example with positive numbers 3.

Times bracket 4 + 2. You can see

that. We've got multiple
multiplication to do, and we

have an addition to do. Which do
we do first? President says you

do what's in the brackets first.
4 + 2 is 6.

3 * 6.

Is 18. No problem.

So that's one.

Piece of information that we're
going to make yourself a second

that we're going to make use of.

Is the fact that multiplication
is distributive over addition?

Now what does that mean?
Multiplication is distributive

over addition. Well, that's best
appreciated again by an example.

And we can use the same example
that we've got here.

3 * 4 + 2.

It involves multiplication and

addition. If multiplication is
distributive over addition, it

means that this calculation is
equivalent to multiplying 3 by

4. And then adding three by
two 3 * 2.

And we can check
that this is so.

We've already worked out three.

Times bracket 4 + 2 using the
rule of presidents and the

answers 18. On the right hand
side with 3 * 4, which is 12.

Also we've got 3 * 2 which is
612 + 6 is 18, right outside

equals left outside.

So this fact that
multiplication is

distributive over addition
works for the numbers 3,

four and two.

As a second example, I'm going
to show it works when we have a

negative number. Say minus one.

Times 2 + 1.

Got two and one
both positive numbers.

And we multiply that bracket by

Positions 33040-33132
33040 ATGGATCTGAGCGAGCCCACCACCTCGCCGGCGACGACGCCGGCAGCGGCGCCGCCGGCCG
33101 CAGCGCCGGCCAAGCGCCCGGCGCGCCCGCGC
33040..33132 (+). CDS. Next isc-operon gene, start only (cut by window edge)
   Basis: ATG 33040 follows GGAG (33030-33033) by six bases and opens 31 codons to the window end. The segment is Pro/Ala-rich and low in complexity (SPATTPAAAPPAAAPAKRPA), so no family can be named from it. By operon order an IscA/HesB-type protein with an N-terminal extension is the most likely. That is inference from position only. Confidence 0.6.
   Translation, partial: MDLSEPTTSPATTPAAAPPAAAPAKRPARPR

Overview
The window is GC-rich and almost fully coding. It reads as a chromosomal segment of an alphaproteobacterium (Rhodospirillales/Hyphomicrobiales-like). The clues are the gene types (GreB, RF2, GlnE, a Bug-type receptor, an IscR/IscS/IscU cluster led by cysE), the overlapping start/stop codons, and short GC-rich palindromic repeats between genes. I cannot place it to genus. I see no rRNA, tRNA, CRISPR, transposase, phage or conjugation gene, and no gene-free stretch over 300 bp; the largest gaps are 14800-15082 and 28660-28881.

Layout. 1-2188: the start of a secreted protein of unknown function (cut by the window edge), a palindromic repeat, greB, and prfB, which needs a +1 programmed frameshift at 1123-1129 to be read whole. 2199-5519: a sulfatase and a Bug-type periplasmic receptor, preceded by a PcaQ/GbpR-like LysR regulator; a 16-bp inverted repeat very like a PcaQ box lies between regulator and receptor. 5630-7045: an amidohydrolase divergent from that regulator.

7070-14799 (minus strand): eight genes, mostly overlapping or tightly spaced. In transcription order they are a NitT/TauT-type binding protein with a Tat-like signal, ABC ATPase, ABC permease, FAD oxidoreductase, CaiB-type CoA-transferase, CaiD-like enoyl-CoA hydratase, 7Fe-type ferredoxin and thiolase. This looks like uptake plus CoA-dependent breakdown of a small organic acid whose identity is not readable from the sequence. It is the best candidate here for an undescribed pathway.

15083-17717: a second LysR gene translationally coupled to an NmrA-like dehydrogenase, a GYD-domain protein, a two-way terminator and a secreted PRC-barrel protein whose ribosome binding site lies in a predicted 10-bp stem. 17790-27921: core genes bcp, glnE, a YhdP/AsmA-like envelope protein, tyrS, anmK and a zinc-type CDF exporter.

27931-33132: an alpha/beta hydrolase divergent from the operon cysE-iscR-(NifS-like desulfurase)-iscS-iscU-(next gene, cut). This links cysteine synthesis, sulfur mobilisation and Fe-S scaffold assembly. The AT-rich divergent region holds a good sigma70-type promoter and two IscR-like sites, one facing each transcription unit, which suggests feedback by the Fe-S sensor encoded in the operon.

minus one. If multiplication is
distributive over addition, it

means that minus 1 * 2.

It means that the left hand side
is minus 1 * 2.

Plus minus 1 * 1.

There are precedents, the left
hand side we do what's in

the brackets first 2 plus one
is 3 times minus one.

Is minus 3.

On the right hand side, minus 1
* 2 is minus 2.

Minus 1 * 1 is minus one.

And you can see there on
the right hand side we have

minus two and minus one
added together, which is

minus three. So left hand
side equals right hand

side. I multiplication is
distributive over addition

for the numbers minus 1,
two and one.

Now the key.

For understanding why minus one
times minus one equals plus one.

Is that we insist that
multiplication is distributive

over addition for all numbers.

Whether negative or positive and
what we need to consider is

a particular calculation minus

one times. Same as we had up
there, but instead of two we put

minus one. Then if
multiplication is distributive

over addition, this is equal to
minus one times minus one.

Plus
Minus one times plus one.

Now for the left hand side using
precedents we do what's in the

brackets first minus one plus
one is 0.

Anything times zero, are you
minus one is itself Sarah, so

I left outside is 0 on the
right hand side. The first

term is minus one times minus
one, which is what we're

trying to determine.

And the end term. The last term
minus 1 * 1 is minus one.

So you can see that if we now
take one to the left hand side.

We have shown that minus one
times minus one is equal to plus

one. Why this result follows as
a direct consequence of these

two rules of arithmetic. The
rule of precedence and the rule

that multiplication has to be
distributed over addition.

So you see.

But my old school teacher, Mr
Dennison, was quite right when

he said. Accept it for
now. Lab you will only

understand it later on.